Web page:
Two Iranian sisters on their way to study at Harvard were denied entry to the United States this weekend.
A number of events over Advising Fortnight fit into the larger trend of job-oriented marketing within the Arts and Humanities as many concentrations seek to attract more students and address their career concerns through an increase in job-focused advising events, alumni interactions, and published materials.
Last summer, I spent a month traveling alone, and two catastrophic events took place. In Belgrade I ran out of books—except for Martin Heidegger’s easy-breezy beach-read “Being and Time”—and in Sarajevo I got food poisoning. This meant that I spent my last 72 hours in the Balkans alone in my room, vomiting garlic-soaked lamb’s head, with nothing to do but read Heidegger. This was a terrible experience. But in the weird interplay between being alone and “Being and Time,” I came to understand why it was terrible—and that it might be for a good reason.
Bianca Mulaney ’16 and Rebecca M. Panovka ’16, friends and fellow Quincy House residents, have been named Harvard’s two newest Marshall scholars to their shared surprise and disbelief.
The universe of higher education often bemoans a "crisis" in the humanities, with supposedly dwindling numbers and few job prospects. At Harvard, humanities concentrators face a crisis of choice, attempting to balance their passions with factors like stability and employment. For Harvard graduates, the question is not so much whether you’ll get a job with a humanities degree—it’s where.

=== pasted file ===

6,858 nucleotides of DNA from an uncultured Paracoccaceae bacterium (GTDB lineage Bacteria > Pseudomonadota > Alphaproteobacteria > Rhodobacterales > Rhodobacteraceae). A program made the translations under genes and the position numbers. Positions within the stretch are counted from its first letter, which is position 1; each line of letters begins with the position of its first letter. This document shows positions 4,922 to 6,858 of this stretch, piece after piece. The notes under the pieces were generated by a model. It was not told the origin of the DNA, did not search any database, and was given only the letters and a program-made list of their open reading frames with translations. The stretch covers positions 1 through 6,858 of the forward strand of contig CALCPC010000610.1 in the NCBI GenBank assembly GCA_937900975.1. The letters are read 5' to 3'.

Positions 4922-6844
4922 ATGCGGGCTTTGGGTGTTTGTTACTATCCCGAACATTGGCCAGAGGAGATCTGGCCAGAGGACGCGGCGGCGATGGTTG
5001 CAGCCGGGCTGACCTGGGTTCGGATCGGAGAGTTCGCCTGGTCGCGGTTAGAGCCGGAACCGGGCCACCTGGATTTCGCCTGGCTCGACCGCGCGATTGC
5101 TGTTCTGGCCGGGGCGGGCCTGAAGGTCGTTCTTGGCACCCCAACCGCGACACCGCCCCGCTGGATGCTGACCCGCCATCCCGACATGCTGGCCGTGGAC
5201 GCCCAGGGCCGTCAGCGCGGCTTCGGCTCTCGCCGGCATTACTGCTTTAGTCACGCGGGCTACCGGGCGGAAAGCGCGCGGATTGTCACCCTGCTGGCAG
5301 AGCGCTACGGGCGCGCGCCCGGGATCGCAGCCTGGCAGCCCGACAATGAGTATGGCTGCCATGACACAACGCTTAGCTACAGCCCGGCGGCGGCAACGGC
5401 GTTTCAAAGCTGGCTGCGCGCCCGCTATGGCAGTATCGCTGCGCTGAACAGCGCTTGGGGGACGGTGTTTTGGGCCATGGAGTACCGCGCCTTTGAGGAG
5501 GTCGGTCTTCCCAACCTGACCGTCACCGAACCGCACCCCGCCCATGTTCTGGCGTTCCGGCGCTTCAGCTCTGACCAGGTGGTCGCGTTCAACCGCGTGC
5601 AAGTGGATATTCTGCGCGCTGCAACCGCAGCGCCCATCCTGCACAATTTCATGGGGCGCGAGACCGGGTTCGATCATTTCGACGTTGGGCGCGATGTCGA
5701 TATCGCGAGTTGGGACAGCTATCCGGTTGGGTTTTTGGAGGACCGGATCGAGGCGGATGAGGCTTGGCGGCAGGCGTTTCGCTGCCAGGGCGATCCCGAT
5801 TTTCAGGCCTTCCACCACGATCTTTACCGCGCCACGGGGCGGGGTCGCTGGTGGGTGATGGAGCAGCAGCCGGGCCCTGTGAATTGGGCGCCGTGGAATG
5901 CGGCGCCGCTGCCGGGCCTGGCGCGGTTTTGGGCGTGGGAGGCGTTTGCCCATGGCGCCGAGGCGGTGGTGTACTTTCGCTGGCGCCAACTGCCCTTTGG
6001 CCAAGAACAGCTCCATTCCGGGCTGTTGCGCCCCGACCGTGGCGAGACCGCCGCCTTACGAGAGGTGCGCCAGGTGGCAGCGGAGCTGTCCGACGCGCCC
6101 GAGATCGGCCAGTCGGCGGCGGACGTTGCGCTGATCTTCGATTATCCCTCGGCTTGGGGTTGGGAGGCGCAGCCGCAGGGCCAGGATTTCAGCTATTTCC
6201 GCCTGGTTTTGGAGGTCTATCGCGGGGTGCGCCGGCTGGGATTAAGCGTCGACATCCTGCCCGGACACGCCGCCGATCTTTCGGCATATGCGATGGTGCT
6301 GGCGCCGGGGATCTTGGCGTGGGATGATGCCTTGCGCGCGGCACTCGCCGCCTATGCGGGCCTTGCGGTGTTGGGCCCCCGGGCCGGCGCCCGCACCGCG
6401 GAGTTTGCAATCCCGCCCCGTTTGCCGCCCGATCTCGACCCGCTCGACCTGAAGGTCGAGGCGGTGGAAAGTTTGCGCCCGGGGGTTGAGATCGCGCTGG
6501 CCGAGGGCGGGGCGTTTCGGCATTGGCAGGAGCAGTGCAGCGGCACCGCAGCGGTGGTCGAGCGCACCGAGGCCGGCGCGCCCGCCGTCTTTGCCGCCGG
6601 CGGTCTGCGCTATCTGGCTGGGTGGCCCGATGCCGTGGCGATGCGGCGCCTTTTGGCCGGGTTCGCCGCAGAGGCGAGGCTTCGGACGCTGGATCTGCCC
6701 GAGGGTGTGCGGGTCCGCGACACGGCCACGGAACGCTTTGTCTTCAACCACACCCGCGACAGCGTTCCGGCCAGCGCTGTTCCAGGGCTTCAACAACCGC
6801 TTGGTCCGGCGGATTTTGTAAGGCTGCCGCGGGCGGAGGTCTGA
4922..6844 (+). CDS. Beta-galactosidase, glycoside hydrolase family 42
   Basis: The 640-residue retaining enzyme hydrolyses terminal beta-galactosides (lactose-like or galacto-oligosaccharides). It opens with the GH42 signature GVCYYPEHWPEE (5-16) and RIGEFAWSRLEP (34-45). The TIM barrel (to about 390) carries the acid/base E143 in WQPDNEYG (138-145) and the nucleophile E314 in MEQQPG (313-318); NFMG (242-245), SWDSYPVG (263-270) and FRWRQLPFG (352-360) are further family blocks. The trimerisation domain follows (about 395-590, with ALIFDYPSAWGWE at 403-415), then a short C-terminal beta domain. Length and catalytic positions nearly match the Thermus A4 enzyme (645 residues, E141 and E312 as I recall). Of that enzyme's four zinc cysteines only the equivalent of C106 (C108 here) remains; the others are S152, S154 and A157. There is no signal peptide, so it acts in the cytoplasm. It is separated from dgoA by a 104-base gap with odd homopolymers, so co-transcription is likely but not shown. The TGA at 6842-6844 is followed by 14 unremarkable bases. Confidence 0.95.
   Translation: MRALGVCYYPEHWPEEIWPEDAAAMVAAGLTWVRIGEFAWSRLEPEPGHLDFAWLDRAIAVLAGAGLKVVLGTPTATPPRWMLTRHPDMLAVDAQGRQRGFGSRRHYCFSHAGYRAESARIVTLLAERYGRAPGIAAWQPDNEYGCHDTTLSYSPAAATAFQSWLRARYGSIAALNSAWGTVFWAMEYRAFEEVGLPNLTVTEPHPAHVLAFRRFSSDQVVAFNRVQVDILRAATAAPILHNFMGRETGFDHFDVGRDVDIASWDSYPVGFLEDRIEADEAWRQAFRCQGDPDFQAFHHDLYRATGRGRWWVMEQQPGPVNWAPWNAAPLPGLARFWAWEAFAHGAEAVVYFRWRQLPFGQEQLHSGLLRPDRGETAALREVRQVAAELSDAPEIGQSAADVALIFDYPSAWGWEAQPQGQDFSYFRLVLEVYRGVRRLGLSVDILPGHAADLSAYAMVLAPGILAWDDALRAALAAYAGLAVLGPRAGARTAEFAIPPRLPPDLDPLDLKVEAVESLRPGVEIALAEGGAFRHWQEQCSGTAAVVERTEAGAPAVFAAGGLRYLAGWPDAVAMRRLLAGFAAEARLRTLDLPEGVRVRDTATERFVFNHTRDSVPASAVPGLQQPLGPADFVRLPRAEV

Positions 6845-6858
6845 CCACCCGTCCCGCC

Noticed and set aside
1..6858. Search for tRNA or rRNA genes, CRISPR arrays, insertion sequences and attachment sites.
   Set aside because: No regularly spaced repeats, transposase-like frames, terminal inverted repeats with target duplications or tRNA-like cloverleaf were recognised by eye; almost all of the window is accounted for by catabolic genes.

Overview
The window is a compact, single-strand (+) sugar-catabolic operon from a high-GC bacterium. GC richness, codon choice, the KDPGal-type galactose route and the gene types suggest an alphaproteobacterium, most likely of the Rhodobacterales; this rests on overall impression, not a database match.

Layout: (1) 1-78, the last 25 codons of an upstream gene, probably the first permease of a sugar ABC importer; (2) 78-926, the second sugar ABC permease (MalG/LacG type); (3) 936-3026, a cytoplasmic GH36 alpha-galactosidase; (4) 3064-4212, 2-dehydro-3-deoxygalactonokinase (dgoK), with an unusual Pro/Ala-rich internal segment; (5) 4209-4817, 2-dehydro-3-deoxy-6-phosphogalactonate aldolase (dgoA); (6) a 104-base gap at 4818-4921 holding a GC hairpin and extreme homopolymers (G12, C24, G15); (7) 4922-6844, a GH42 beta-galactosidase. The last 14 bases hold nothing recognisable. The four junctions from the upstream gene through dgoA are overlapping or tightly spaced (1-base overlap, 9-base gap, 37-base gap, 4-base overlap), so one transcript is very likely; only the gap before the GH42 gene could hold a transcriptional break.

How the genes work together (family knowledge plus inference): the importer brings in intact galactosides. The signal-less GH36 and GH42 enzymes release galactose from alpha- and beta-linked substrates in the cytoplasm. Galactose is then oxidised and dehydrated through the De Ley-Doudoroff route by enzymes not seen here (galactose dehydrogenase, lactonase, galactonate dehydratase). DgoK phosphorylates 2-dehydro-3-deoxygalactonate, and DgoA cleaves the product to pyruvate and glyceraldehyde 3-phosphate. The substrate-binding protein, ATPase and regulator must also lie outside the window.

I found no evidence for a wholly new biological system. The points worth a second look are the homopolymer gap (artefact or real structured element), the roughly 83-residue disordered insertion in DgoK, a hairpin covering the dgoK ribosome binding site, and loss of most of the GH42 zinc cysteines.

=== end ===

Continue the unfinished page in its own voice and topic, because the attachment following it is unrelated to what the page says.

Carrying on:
Philosopher Peter A. D. Singer spoke about the philosophy behind effective altruism to a packed auditorium at the Science Center on Sunday.
Chances are if you’re reading The Harvard Crimson, you’ve never heard of Peace Love Unity Respect. The acronym is a silly combination of sounds—a feline’s pleasure with an extra letter snuck in—and the cliché it stands for wouldn't last a minute in college classrooms. But since the ’90s, PLUR’s been a credo and a life philosophy for rave subculture. This summer it became my personal mantra. This fall I’ve decided it was Friedrich Nietzsche and Martin Heidegger’s as well.
Harvard College Prof. Steven A. Pinker engaged in a conversation about the transcendence of the humanities and sciences with Edgar Pierce Prof. Susanna C. Siegel in light of the recent discussions about the importance of the humanities compared to the sciences.
Psychology professor Steven A. Pinker and Philosophy professor Susanna Siegel talked about integrating the sciences and humanities.